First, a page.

CONSTRUCTION WORKER BOARDING UP WINDOWS FOR BUILDING DEMOLITION PROTECTED BY N.Y.S. LABOR LAW IN FALL OFF LADDER

Court: Supreme Court, Appellate Division, First Department, New York

Case: Angel L. Santiago v. Rusciano & Son, Inc.

Date: Feb. 23, 2012

From: New York attorney Gary E. Rosenberg (personal injury and accident attorney and lawyer; serving Queens; Queens injury attorney)

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Order, Supreme Court, Bronx County (Norma Ruiz, J.), entered on or about January 21, 2011, which, insofar as appealed from as limited by the briefs, denied plaintiff's motion for partial summary judgment on the issue of liability on his Labor Law Sec. 240(1) cause of action, and granted defendants' cross motion (collectively, Owners) for summary judgment dismissing the complaint as against them, unanimously modified, on the law, to deny the cross motion as to the Secs. 240(1) and 241(6) causes of action, and to grant plaintiff's motion, and otherwise affirmed, without costs.

Plaintiff was injured when, while boarding up windows to make the subject premises uninhabitable and to protect it from vandalism in anticipation of demolition, he fell several feet from a ladder. Plaintiff's accident fell within the purview of section 240(1), since the ladder supplied to plaintiff slipped out from underneath him and did not offer proper protection (see Kijak v. 330 Madison Ave. Corp., 251 A.D.2d 152, 153, 675 N.Y.S.2d 341 [1998]; see also Velasco v. Green-Wood Cemetery, 8 A.D.3d 88, 89, 779 N.Y.S.2d 459 [2004]). Moreover, plaintiff was "altering" the premises within the meaning of Labor Law Sec. 240(1). He was engaged in activities designed to prepare and secure the premises' windows for demolition, thereby "making a significant physical change to the configuration or composition of the building" (Joblon v. Solow, 91 N.Y.2d 457, 465, 672 N.Y.S.2d 286, 695 N.E.2d 237 [1998]; see Belding v. Verizon N.Y., Inc., 14 N.Y.3d 751, 752, 898 N.Y.S.2d 539, 925 N.E.2d 577 [2010]).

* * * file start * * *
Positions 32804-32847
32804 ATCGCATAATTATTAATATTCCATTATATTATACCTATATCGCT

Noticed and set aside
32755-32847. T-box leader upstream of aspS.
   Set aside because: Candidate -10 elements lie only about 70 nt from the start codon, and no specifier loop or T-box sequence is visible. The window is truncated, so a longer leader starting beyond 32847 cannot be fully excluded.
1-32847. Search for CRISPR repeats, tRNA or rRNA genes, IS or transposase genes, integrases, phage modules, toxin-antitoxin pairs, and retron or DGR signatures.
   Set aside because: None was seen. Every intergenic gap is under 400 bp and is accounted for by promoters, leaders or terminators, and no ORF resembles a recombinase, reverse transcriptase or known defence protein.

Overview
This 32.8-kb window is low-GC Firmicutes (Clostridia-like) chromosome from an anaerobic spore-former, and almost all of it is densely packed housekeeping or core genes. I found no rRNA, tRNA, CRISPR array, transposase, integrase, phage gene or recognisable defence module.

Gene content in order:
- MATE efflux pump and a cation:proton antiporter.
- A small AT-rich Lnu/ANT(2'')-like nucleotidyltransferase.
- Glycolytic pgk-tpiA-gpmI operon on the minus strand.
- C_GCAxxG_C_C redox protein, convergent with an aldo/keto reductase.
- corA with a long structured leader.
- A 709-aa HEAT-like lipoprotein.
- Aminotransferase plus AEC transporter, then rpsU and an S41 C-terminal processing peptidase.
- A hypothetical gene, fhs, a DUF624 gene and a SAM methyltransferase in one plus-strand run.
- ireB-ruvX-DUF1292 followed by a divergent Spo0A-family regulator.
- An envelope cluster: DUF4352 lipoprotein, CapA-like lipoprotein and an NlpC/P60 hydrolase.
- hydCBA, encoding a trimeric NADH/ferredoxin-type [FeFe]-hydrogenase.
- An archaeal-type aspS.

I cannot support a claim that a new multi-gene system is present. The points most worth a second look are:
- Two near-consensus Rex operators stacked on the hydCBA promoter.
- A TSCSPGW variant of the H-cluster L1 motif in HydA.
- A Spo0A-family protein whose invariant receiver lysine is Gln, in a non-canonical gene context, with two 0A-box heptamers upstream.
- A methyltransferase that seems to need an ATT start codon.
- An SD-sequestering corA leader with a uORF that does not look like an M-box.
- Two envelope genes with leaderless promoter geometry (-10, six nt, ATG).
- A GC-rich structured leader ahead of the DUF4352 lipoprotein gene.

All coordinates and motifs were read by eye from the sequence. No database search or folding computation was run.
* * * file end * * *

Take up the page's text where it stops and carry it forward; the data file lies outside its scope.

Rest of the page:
The Labor Law Sec. 241(6) cause of action was improperly dismissed. Plaintiff was performing work on the premises as it was being prepared for demolition.

Plaintiff's Labor Law Sec. 200 claim was properly dismissed. The accident did not arise from a dangerous condition of the premises and the Owners did not direct or control plaintiff's work (see Campuzano v. Board of Educ. of City of N.Y., 54 A.D.3d 268, 269, 863 N.Y.S.2d 184 [2008]).

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